True and proper data (or it is easier to just make up the figures ?)

"1 in 35 men are paedophiles', "75% of men who look at indecent images are abusers of children", '750,000 men in Britain are paedophiles', 'In every town in Britain there are taxi drivers abusing girls"    . . .

If I needed to create a series of sensational headlines, they might have included the above. If I did headline the above I might be in breach of copyright as these are real headlines of the last 8 years!

"Lies, damned lies, and statistics" is a well worn phrase describing the persuasive power of numbers, particularly the use of statistics to bolster weak arguments. . . .  and anyway  "Why let the truth get in the way of a good story!"

There is never true darkness in life. I have always found that occupying myself in research has always introduced light into my low mood days.  This whole website is founded on research supported by my own experience. As a former 'academic' and social scientist, I should be able to construct an information-driven argument and ultimately come to a conclusion based on empirical data without too much contiguous emotion. I have never been afraid to present the uncomfortable, nor have I been afraid to 'fight against the tide'. When it comes to the behaviour of people and their management, there will always be many views and counter views, but at the end of the day the science will prevail.

People in high office with influence can easily grab the headlines with ill-founded information until others distrust what they say when it is found that all are based on half-truths or is completely inaccurate. The 'Chinese Whisper' scenario is all too common. It was Winston Churchill who expressed the balance of truth to lies with his: "A lie will get halfway around the world before the truth has the opportunity to put their pants on!"

Simon Bailey, the Chief Constable of Norfolk police and the National Police Chiefs Council (NPCC) lead on child protection and abuse investigations, is reported by the Guardian Newspaper, to have said: "that while police had a database of 50,000 people who regularly viewed indecent images of children, research suggested not all were an immediate threat."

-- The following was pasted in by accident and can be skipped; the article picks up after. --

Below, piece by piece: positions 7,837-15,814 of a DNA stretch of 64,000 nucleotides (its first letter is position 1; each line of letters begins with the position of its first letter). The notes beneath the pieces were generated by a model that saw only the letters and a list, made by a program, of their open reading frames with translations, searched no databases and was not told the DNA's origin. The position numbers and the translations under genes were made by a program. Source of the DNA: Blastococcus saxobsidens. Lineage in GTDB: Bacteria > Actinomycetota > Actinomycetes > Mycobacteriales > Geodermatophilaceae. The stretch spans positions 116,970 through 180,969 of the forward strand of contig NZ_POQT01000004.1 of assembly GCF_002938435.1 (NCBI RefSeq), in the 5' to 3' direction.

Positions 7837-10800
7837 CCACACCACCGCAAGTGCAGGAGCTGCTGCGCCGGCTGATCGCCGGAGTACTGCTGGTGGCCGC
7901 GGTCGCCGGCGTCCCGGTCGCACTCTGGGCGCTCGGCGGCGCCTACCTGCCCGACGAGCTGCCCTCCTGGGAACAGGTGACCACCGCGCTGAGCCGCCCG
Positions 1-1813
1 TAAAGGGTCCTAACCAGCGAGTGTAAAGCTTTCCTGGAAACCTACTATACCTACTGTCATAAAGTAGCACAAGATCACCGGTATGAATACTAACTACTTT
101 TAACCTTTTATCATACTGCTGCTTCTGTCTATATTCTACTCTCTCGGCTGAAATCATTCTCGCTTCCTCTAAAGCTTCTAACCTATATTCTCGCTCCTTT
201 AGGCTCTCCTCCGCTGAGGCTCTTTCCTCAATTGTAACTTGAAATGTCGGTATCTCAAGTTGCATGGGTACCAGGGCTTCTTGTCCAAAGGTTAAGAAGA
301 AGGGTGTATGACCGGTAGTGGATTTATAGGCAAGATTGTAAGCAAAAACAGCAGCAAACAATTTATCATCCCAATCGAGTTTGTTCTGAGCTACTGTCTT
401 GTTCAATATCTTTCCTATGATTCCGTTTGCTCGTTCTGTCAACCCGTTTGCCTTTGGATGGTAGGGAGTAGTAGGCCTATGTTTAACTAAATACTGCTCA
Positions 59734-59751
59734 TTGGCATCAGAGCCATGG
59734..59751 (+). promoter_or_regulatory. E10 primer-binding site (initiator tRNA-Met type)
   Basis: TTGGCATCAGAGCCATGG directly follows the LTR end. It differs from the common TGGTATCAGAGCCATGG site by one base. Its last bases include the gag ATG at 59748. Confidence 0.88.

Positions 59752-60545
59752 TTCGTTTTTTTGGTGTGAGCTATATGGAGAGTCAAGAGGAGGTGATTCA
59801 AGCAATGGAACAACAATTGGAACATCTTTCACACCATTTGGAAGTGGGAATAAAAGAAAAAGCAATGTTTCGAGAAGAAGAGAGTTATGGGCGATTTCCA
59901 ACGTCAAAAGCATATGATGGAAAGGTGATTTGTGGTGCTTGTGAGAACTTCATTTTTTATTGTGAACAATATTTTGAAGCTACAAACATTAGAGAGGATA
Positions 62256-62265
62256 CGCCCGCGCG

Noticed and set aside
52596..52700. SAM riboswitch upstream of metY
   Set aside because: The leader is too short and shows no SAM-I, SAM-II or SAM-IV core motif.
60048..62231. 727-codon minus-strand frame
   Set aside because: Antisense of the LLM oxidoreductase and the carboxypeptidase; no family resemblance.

This assumes failure on part of the Police, as UK wide they arrest and prosecute less that 10% of this claimed 50,000. Even, if it were 5,000 a year over the period 2015 - 20, then they are woefully behind in reaching the 50,000. Dare I summise that a 'little porky' is being told about the imponderable numbers, racking them up to create fear, for then the public to concede to extra funding for the Police service

Simon Bailey went on to say: “What academic research would say is between 16% and 50% of those people who have viewed indecent images of children are then likely to be ‘contact abusers’ [of children]. That can be as high as 25,000 or as low as 8,000, [This group] poses a threat,” he said. However, the remaining group of child sex offenders – who are committing a crime by viewing the material online – are “non-contact abusers” who Bailey says do not “need to come into the criminal justice system in terms of being put forward before a court”.

I challenge Simon Bailey to guide me towards this elusive academic research and not leave the impression that these figures are being 'plucked out of the air'. This presentation of statistics is all good in starting to separate the 'contact abusers' from the online viewers of images, but does question why the available scientifically constructed conclusions from data borne from a Swedish study and why it has never been used, as it concludes that it could be a low as 3% of image viewers are engaged in contact abuse.

The rising public concern about 'Child Sexual Exploitation' should rarely be challenged and must be acted upon, but adding questionable or leading information to a 'fear' argument, will at some point discredit trust in the so called 'expert' and weaken support from the public.